supply of a mineral nutrient to the plant is determined by:
total abundance in the soil,
proportion of the total which is in an available form at any time, and
plantís ability to capture this available component.
only a small proportion of the total nutrient content of soil is available for
uptake. Some elements are part of the fabric of the soil particles, and are only
released slowly as a result of weathering. Others are bound more or less
strongly to the surface of those particles.
Availability of many essential nutrients is affected by soil
pH. At high pH (alkaline soil), the solubility of P, and of many micronutrients
(eg. Fe, Mn, Zn and Cu) is greatly reduced, and the crop may experience
deficiencies of these nutrients. At low pH (acid soil), the solubility of some
elements, particularly P and Mo, is reduced, while that of Al and Mn may be
increased to toxic levels.
Other examples of nutrient deficiencies induced by low
availability include so-called P-fixing soils, which require very high P
fertiliser rates to saturate the soilís binding capacity. Peaty soil can bind
Cu, and organic matter with a high ratio of carbon to nitrogen will tend to Ďfixí
soil nitrogen, as the soil microbes use all the available N for their own
nutrition, leaving little for plant roots to access
Disorders such as Al toxicity, which inhibit root
development, reduce the plantís ability to capture nutrients and water, and
may induce symptoms of secondary disorders such as Mg deficiency or water
stress. Also, some nutrients compete with each other for uptake by the plant. An
example is competition between Ca, Mg and K. A very high level of one of these
may induce deficiency of another. It is important to recognise the primary agent
in such cases.
Deficiencies of macronutrients, particularly N, P and K, are
often associated with fertility decline following sequential cropping. These
elements are taken up in such large quantities by the crop that the soilís
reserves become depleted after a number of crops have been produced. Increasing
cropping intensity results in an increasing dependence on external supplies of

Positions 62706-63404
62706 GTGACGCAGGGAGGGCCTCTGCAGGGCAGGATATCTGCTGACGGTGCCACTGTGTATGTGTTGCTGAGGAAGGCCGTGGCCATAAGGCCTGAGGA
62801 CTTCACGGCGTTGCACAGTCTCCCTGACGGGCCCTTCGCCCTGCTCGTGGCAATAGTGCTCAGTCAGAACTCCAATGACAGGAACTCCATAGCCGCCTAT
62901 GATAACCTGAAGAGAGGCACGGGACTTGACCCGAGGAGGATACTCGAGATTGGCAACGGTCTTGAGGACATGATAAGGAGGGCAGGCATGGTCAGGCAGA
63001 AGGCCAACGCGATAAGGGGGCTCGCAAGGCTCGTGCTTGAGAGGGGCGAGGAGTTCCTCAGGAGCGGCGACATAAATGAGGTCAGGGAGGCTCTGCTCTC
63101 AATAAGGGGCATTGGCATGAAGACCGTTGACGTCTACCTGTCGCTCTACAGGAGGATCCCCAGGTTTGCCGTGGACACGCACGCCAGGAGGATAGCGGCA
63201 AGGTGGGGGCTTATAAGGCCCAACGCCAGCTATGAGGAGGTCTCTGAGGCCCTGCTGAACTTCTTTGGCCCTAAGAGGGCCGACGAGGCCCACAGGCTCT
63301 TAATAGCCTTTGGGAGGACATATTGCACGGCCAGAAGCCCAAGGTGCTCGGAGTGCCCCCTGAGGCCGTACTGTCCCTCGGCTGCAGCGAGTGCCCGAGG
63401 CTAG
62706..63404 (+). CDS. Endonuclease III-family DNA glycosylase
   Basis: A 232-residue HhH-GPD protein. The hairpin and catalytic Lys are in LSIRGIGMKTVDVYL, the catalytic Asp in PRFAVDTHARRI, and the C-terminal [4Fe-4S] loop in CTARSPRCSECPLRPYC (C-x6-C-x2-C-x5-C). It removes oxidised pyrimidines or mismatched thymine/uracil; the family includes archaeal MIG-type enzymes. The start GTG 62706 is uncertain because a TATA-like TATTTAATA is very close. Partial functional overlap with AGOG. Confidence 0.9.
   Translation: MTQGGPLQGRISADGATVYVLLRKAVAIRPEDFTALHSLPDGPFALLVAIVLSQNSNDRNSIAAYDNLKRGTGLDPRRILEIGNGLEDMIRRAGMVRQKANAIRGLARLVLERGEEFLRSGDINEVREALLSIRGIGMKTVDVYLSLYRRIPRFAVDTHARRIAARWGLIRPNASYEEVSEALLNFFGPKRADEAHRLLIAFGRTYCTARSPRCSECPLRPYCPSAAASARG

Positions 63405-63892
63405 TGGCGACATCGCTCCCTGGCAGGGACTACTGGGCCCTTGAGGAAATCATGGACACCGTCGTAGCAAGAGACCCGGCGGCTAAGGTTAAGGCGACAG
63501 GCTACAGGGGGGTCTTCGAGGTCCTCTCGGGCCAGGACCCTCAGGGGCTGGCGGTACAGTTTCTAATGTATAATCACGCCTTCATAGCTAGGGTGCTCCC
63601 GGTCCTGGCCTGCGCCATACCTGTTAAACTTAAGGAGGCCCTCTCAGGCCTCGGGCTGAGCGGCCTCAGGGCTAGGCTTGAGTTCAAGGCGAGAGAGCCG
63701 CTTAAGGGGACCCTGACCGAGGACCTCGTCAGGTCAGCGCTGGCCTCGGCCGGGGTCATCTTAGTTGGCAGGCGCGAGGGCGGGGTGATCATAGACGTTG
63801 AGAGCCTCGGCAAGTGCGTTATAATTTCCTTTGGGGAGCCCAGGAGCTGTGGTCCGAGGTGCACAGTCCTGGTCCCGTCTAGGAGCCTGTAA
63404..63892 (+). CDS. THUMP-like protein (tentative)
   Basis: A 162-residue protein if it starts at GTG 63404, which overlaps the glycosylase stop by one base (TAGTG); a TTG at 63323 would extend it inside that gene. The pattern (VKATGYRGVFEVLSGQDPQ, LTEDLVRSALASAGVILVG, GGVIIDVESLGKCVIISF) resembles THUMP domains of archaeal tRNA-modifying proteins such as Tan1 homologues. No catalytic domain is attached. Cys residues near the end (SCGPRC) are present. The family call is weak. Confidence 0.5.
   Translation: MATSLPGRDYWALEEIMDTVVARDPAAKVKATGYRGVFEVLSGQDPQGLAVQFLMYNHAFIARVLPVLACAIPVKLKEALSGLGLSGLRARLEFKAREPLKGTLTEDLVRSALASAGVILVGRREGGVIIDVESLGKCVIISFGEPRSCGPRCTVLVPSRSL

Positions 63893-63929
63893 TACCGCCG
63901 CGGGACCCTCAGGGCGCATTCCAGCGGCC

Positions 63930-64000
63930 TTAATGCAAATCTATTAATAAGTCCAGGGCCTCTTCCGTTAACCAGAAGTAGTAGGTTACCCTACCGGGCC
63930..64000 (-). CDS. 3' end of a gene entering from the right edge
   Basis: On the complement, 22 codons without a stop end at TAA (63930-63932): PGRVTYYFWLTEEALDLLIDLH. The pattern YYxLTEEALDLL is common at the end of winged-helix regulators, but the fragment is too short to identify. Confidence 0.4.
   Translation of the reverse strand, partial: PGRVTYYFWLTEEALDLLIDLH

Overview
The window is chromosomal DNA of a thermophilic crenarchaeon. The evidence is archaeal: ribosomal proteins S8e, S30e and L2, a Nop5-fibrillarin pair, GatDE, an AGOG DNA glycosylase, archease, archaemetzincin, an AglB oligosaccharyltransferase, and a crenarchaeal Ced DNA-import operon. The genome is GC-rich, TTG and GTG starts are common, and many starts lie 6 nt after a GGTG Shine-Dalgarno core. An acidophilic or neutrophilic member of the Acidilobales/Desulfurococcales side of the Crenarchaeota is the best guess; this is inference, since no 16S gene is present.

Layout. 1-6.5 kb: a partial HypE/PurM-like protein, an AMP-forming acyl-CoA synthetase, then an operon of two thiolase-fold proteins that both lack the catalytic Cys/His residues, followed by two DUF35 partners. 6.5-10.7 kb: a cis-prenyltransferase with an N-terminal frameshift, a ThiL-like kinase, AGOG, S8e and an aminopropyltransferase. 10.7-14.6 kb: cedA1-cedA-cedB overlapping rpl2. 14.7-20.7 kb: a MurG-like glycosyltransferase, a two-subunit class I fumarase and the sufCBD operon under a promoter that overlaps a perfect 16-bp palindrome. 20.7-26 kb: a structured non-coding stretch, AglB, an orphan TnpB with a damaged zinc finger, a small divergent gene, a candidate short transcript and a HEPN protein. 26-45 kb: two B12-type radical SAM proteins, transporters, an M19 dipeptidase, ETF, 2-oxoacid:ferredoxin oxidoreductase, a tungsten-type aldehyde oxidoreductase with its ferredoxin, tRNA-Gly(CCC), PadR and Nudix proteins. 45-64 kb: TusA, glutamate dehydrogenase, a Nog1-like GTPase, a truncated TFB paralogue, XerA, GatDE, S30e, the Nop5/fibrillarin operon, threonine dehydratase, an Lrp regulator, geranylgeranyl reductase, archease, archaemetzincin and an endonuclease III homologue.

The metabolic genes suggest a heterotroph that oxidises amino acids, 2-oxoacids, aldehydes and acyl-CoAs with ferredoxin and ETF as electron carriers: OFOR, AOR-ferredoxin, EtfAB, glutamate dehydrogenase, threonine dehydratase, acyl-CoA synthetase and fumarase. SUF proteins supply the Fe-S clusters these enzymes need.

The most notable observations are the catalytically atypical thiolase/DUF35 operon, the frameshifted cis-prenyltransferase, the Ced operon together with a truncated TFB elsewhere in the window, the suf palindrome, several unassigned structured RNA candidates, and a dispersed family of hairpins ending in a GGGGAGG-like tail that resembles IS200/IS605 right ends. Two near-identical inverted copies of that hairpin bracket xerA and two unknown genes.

these nutrients. In low-intensity agriculture, supplies may be replenished
during a bush fallow, by allowing time for weathering of mineral particles, by
redistributing nutrients into the cropís root zone from below, and by capture
of wind-borne nutrients from sea spray. Nutrients accumulated by plants during
the fallow become available to the crop as the plant material decomposes, or
when it is burnt. Burning makes many nutrients immediately available to the
following crop, but it also makes those nutrients easily lost by leaching.
Burning also decreases the soilís ability to continue supplying nutrients, as
there is less organic material to decompose. Some nutrients, particularly N and
S, are lost into the atmosphere during burning
Deficiencies of micronutrients are usually associated with
low natural abundance in the soil, or unfavourable soil conditions causing
insolubility of these nutrients. In the case of low abundance, correction
usually requires the application of only a few kilograms per hectare of the
deficient nutrient, which may be effective for a number of years. Such inputs
are likely to be cost-effective, even when the application of N or P fertilisers
is not. The management is more difficult when the deficiency is due to adverse
soil conditions, such as the very high pH in coralline soils. Applying the
nutrient as a foliar spray is one way to avoid it being fixed in such soils.
Increasing the organic matter content of the soil is also beneficial.
J.N., Asher, C.J. and Blamey, F.P.C. (1997) Nutrient Disorders of Sweet Potato.
ACIAR Monograph No. 48, Australian Centre for International Agricultural
Research, Canberra, 136 p.
topics on Soil Management:
Other topics on Crop Management: